Albert, A., André, M., Anton, G., Ardid, M., Aubert, J.-J., Avgitas, T., Baret, B., Barrios-Martí, J., E-mail: antares.spokesperson@in2p3.fr, and and others. Sat . "Time-dependent search for neutrino emission from X-ray binaries with the ANTARES telescope". United States. doi:10.1088/1475-7516/2017/04/019.
@article{osti_22679923,
title = {Time-dependent search for neutrino emission from X-ray binaries with the ANTARES telescope},
author = {Albert, A. and André, M. and Anton, G. and Ardid, M. and Aubert, J.-J. and Avgitas, T. and Baret, B. and Barrios-Martí, J., E-mail: antares.spokesperson@in2p3.fr and and others},
abstractNote = {ANTARES is currently the largest neutrino telescope operating in the Northern Hemisphere, aiming at the detection of high-energy neutrinos from astrophysical sources. Neutrino telescopes constantly monitor at least one complete hemisphere of the sky, and are thus well-suited to detect neutrinos produced in transient astrophysical sources. A time-dependent search has been applied to a list of 33 X-ray binaries undergoing high flaring activities in satellite data (RXTE/ASM, MAXI and Swift/BAT) and during hardness transition states in the 2008–2012 period. The background originating from interactions of charged cosmic rays in the Earth's atmosphere is drastically reduced by requiring a directional and temporal coincidence with astrophysical phenomena. The results of this search are presented together with comparisons between the neutrino flux upper limits and the neutrino flux predictions from astrophysical models. The neutrino flux upper limits resulting from this search limit the jet parameter space for some astrophysical models.},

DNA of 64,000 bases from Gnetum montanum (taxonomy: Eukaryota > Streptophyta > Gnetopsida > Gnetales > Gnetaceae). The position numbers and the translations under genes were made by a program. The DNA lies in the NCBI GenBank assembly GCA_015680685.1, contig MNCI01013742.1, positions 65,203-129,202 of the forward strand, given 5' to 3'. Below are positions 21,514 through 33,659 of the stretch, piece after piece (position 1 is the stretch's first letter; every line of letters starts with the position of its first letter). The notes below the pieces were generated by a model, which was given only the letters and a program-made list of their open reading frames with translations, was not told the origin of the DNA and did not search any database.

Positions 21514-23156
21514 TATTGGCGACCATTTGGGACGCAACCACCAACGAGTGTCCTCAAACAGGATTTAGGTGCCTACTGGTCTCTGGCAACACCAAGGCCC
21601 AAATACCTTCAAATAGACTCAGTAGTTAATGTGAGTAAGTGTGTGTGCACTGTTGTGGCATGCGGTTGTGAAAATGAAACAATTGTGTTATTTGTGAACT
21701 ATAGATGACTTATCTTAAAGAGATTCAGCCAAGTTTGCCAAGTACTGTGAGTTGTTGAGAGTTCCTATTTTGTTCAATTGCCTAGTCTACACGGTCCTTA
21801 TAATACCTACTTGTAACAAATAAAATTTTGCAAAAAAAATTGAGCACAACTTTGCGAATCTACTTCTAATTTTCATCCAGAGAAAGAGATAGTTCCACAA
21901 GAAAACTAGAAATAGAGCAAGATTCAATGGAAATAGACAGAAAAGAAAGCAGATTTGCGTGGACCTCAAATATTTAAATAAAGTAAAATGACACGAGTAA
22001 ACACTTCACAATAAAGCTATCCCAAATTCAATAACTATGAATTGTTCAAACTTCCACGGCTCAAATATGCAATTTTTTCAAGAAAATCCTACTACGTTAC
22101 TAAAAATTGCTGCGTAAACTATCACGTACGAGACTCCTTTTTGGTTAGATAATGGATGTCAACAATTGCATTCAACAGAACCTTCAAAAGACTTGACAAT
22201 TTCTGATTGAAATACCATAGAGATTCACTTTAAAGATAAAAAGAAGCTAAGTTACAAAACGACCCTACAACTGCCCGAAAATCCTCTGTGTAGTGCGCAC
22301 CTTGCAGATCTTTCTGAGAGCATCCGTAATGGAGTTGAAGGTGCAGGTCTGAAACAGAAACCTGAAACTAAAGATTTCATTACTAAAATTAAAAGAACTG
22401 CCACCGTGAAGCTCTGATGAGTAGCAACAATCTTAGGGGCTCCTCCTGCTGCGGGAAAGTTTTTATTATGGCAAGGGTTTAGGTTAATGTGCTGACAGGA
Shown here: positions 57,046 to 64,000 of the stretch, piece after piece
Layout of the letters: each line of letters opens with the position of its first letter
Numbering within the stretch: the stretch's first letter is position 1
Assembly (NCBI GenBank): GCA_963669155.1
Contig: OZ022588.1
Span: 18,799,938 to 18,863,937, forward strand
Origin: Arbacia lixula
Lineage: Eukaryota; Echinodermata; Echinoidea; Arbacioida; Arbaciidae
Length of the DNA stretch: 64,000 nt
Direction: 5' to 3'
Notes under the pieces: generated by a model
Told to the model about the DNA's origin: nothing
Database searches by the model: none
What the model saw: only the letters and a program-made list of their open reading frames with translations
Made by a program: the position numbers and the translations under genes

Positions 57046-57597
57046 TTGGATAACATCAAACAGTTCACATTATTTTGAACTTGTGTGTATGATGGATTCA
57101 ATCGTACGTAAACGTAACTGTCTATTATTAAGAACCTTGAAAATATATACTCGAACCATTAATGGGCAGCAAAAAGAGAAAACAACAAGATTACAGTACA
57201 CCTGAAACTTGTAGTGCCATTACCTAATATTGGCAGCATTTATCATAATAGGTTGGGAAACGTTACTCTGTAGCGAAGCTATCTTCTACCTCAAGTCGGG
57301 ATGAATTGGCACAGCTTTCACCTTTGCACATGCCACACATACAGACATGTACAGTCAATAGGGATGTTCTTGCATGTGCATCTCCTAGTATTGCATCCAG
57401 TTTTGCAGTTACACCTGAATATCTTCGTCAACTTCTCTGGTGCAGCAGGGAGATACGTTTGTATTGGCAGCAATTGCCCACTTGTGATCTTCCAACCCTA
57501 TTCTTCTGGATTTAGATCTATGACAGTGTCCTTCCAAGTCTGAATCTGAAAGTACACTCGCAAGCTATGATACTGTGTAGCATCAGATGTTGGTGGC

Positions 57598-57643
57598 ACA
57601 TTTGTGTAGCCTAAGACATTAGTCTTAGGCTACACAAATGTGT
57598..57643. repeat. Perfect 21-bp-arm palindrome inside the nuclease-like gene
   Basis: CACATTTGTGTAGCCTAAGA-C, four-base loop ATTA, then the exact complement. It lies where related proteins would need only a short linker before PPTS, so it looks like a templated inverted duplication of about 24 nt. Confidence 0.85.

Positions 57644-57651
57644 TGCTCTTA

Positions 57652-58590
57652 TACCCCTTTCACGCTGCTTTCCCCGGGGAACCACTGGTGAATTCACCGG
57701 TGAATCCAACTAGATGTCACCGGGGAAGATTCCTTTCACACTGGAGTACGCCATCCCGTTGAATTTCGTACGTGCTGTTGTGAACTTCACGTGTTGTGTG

doi = {10.1088/1475-7516/2017/04/019},